Intoxication of Person Injured or Killed - Defense

Posted Monday, January 16, 2017 by Ed Harper

Intoxication of Person Injured or Killed – Defense

WPI 16.03 states the following: “It is a defense to an action for damages for personal injuries/wrongful death that the person injured/person killed was then under the influence of alcohol or any drug, that this condition was the proximate cause of the injury/death, and that the person injured/person killed was more than 50% at fault.

“This defense does not apply, however, in an action against the driver of a motor vehicle if you find that:

  1. The driver was then under the influence of alcohol or any drug;
  2. Such condition of the driver was a proximate cause of the injury/death;
  3. The person injured/person killed was also under the influence of alcohol or any drug; and
  4. Such condition of the person injured/person killed was not a proximate cause of the occurrence causing the injury and/or death.” (WPI 16.03)

The idea of this jury instruction is to raise the defense of intoxication on the part of the person injured and/or killed. The reason seems to be obvious, and in the Washington State Legislature, in 1986, under the guise of Tort Reform this rule was instituted. The state legislature was trying to prevent those that were intoxicated from being able to recover for injuries while so intoxicated.

A few short years later, (a case leading to the exception listed in the second part of the instruction), the courts ruled upon a case entitled Geschwind v. Flanagan, 121 Wn.2d 833, 850 P.2d 1061 (1993).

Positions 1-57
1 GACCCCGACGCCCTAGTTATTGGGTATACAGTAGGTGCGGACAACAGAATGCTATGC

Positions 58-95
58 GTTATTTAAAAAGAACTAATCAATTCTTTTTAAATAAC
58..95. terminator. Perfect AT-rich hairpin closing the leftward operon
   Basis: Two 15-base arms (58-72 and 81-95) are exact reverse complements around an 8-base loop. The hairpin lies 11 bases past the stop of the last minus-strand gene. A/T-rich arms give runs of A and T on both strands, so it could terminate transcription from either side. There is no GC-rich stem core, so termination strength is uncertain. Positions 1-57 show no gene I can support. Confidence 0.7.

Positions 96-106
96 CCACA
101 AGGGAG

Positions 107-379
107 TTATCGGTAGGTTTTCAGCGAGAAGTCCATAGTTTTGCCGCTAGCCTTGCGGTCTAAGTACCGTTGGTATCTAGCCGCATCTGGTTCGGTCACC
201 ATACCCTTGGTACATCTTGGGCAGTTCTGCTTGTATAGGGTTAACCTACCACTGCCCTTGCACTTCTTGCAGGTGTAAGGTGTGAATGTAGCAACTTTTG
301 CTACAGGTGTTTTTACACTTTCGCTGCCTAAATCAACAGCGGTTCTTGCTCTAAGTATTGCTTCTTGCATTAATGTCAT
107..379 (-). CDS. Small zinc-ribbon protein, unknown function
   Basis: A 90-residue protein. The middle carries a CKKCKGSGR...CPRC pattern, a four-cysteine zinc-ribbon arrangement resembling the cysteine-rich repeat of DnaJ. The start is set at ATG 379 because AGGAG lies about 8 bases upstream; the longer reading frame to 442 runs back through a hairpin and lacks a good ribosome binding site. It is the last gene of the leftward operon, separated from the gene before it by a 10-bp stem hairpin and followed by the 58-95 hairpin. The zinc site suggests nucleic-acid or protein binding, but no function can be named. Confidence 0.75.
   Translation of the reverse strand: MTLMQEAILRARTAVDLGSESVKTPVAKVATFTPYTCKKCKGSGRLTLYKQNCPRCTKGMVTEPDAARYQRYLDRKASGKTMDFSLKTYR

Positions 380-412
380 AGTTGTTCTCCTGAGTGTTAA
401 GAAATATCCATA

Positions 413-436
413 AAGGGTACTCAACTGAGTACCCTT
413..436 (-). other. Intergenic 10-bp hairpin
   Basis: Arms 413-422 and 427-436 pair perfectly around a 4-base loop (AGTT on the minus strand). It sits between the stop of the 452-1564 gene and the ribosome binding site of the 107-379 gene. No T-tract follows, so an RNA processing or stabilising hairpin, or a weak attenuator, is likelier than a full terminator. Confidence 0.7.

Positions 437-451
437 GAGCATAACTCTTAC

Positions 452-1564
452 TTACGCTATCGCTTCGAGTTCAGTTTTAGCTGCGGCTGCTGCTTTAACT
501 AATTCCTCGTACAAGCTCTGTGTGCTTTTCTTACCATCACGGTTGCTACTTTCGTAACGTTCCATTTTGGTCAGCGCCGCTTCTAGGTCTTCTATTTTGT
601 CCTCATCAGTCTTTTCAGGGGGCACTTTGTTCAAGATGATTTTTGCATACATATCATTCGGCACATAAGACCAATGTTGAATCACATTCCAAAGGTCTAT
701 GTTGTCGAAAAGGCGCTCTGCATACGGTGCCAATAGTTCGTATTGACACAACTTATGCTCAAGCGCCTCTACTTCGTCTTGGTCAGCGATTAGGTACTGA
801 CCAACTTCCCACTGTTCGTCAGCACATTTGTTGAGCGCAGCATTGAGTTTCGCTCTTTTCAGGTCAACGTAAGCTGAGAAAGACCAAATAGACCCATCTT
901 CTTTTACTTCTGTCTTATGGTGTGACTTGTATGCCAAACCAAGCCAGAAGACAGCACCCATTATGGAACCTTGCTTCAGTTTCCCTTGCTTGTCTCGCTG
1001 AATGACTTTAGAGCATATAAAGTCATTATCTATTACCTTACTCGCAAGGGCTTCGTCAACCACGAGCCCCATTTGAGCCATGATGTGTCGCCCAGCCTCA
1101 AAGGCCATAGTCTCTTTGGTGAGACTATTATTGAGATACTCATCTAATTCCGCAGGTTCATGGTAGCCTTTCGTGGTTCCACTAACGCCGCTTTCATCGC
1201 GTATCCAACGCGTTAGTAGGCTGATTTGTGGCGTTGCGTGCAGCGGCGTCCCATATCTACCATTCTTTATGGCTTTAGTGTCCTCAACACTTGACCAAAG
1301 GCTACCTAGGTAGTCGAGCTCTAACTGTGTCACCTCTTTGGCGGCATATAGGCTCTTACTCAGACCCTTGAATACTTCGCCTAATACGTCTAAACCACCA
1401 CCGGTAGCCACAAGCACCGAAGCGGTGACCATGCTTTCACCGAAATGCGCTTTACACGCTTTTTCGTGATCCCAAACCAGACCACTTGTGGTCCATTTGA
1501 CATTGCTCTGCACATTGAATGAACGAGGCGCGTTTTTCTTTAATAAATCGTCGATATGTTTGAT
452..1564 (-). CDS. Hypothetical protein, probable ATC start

In Geschwind, Mr. Geschwind was severely injured in an auto accident and a claim was raised. He had been a passenger in a truck driven by Timothy Flanagan. Both had become intoxicated prior to the auto accident wherein defendant Flanagan appeared to be solely at fault for causing his vehicle to slam into a telephone pole.

A jury found Mr. Geschwind 70% at fault for his injuries, even though he was asleep when Flanagan went off the road causing his truck to slam into the telephone pole killing himself and injuring Geschwind. An uproar ensued regarding the travesty of justice when Geschwind was prevented from recovering. Thus the law enacted by the legislature allows for the exception to the general rule, if the above mentioned conditions have been satisfied.

So in summary, this defense is available to those who have been sued when the person who claims injury and/or death is intoxicated.

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